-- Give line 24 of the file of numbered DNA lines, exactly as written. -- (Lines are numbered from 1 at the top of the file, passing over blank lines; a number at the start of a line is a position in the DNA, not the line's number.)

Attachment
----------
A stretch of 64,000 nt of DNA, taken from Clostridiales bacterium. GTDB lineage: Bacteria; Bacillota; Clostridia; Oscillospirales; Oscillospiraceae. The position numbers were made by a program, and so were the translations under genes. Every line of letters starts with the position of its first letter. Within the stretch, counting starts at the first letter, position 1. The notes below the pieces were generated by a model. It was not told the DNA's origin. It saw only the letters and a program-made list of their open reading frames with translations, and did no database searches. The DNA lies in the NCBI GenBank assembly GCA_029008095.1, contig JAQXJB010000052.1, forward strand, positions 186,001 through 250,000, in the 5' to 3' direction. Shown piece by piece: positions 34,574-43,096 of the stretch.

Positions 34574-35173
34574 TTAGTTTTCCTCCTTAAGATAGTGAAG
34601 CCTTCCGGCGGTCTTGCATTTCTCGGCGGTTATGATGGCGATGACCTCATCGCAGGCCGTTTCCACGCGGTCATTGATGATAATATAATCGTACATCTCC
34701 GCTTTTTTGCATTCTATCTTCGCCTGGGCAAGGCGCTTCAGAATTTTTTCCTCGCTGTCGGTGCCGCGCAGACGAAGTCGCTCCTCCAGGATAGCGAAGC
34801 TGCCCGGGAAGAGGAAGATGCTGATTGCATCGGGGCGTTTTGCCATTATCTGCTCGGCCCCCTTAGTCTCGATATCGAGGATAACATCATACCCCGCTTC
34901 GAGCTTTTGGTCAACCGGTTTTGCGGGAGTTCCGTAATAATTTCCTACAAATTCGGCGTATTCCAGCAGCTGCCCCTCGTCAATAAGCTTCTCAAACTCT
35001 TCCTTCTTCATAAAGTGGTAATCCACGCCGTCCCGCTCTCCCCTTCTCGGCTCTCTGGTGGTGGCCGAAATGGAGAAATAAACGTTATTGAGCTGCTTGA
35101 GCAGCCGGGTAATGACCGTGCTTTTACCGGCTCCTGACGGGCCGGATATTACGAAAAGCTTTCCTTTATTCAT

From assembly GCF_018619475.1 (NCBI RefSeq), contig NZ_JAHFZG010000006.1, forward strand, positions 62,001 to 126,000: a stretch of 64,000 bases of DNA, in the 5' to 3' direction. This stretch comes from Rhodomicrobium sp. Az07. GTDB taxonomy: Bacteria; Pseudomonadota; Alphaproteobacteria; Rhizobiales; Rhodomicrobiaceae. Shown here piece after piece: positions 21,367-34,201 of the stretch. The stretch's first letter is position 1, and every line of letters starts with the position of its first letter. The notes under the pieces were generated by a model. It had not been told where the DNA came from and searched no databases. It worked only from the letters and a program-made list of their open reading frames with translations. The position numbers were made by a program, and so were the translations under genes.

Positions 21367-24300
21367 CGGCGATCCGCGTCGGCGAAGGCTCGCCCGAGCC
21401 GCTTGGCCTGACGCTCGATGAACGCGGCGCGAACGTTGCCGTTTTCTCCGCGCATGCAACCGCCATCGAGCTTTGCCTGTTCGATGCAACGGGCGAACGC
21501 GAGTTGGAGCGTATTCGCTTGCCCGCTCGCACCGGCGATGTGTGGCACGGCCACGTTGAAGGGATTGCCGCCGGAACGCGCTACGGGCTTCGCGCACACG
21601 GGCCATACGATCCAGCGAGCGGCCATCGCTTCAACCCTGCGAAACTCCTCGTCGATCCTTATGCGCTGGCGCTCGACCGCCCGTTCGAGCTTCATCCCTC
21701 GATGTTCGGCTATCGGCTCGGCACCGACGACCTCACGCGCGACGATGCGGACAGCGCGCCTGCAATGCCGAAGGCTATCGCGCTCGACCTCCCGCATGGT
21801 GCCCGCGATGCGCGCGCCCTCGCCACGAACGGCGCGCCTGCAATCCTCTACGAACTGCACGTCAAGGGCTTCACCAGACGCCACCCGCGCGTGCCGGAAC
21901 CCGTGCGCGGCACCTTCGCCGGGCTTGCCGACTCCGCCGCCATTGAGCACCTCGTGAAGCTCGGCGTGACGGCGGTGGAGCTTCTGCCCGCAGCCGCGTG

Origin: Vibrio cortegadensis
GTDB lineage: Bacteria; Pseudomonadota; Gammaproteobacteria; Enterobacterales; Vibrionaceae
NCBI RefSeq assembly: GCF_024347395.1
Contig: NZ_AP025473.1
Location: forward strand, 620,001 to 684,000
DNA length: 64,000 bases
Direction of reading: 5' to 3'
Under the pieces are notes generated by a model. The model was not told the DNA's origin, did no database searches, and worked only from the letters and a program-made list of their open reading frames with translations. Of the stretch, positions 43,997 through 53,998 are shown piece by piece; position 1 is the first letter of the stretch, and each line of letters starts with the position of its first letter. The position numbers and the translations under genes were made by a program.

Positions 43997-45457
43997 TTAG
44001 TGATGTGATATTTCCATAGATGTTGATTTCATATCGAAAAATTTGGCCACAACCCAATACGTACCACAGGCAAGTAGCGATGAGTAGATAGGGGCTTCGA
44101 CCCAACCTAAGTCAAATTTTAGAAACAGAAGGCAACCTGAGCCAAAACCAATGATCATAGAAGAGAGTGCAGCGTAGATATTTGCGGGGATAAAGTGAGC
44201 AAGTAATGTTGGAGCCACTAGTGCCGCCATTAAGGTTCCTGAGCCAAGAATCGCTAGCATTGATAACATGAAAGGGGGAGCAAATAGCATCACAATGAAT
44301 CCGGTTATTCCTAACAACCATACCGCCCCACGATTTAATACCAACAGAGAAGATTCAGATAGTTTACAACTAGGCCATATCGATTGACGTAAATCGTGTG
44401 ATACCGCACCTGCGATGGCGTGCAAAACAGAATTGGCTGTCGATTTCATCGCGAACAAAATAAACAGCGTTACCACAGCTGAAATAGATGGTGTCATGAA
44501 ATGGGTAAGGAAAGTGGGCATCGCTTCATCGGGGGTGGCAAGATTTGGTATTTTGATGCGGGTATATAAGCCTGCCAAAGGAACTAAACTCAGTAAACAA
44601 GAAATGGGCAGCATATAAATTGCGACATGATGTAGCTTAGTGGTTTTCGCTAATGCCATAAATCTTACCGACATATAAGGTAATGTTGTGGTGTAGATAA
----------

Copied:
DNA length: 64,000 bases